For anyone familiar with Festival you'll know that it's known for people wrestling in the rain pools outside the stage tents or people sliding down the mud slide in order to get to the temple stage at the bottom of the hill. Thankfully this year the rain mostly stayed away and the sun shined down on festival go- as their jaws took them from stage to stage to see which of over 100 acts tickled their fancy for the time being. The festival is now in its fifth year of being hosted at Heaton Park and being in June it's no wonder its full of students celebrating the end of their academic year.
The Saturday line up was jam packed with some of the biggest acts around at the moment including Jamie Jones, Slim, Boy Better Know and London Grammar. After arriving at the festival and being sent to several different entrances, we finally got into the park and decided to head straight to the main stage. We managed to catch the last song from Cabbage before Essex based RATBOY took to the stage. The band seemed somewhat small on the massive main stage but managed to give an energetic set to the reasonable sized crowd that had formed.
After RATBOYs set had finished we decided to go and explore the rest of the stages. Unlike most festivals, each of the stages were unique and stood out in the park so it wasn't hard to find which stage you were looking for. The sounds of the near future stage was a standard blue tent while the warehouse project stage had been described by many of the festival go- as "the spider one" as it looked like it had huge black legs coming out of the stage. The temple stage which hosted mostly grime, hip-hop and reggae acts over the weekend was set up to look like a collection of rusty shipping boxes and situated down a small hill in its own area of the park.
After venturing round the park between the different stages and various street food stalls we found ourselves in The Hanger stage where Dutch DJ Oliver was halfway through his set. The stage was a huge, tall, shed-like building which complimented the dance and electronic that were playing. The light show looked incredible as it beamed over the heads of the audience of thousands and danced along with the music. Oliver played an amazing set which included some of his most famous songs but also mixed in some crowd pleasers.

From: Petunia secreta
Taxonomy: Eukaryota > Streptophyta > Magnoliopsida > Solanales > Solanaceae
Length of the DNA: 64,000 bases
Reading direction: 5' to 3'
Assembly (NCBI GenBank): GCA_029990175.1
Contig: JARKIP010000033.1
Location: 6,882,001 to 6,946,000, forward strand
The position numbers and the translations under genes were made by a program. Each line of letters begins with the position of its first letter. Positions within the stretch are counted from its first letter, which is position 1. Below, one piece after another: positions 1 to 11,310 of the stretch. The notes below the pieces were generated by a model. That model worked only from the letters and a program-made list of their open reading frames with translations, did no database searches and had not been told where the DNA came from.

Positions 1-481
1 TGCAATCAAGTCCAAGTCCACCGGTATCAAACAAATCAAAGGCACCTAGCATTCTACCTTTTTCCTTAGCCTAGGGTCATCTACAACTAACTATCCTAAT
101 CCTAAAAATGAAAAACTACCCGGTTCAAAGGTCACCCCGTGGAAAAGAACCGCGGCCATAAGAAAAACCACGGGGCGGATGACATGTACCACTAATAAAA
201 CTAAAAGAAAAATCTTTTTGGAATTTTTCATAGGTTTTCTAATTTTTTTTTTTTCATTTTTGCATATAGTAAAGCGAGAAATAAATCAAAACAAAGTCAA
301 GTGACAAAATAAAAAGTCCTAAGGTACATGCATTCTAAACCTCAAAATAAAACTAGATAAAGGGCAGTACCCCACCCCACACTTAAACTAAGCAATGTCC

After making our way round the park and spending time in each of the stages watching various artists, we headed to the main stage to watch Two Door Cinema Club and headliners The 1975.
Two Door Cinema Club filled their spot with all their most famous hits and an array of songs from their latest album.
After Two Door Cinema Club had finished their set, the screens on either side of the stage showed a selection of celebrities including Carl Cox and Bernard Sumner talking about how they "stand with Manchester". The of the festival then walked onto the stage followed by Andy Burnham the Mayor of Manchester, the 1975s lead singer Healy and the Emergency Services people who had helped out during the terrorist attack on Manchester Arena last month. Both Andy Burnham and Healy gave speeches on the attack highlighting how hard the emergency services had worked on that night and how we cannot let beat us. This was followed by a minute of noise from the crowd, cheering and clapping for the emergency services team.
Quickly after, the stage lights went down and the rest of The 1975 came on opening their set with one of their most popular songs 'Love Me'. The band had their usual stage set up with rectangle LEDs framing the stage. They continued to play all their hits and while the sun set behind the stage they created the perfect atmosphere to end the first day of the festival.
Sunday arrived and after we had dragged ourselves out of bed, still tired after the excitement of Saturday, we headed into the park. The Sunday line-up was filled with a lot more DJs and hip-hop acts. We headed to the Sounds of the Near Future stage to catch , a British hip-hop musician. During his set he bought on singer-songwriter Tom to play a song with him before thanking the crowd for coming to see him and saying this was one of the biggest audiences he had ever played to.
We then moved between the different stages watching a few different acts including and Mura Masa before heading down to the temple stage. The temple stage was like another main stage in itself and as we arrived it was packed with people drinking, smoking and dancing along to the reggae act that was currently on stage. Soon after, the stages headline act Andy C made his way on stage with MC Piper to close the stage. Andy C had been described as the king of drum and bass and during his set he made it clear why. He played some of the best known drum and bass songs along with his own songs and as he finished his set he left the crowd on a high as the festival came to an end.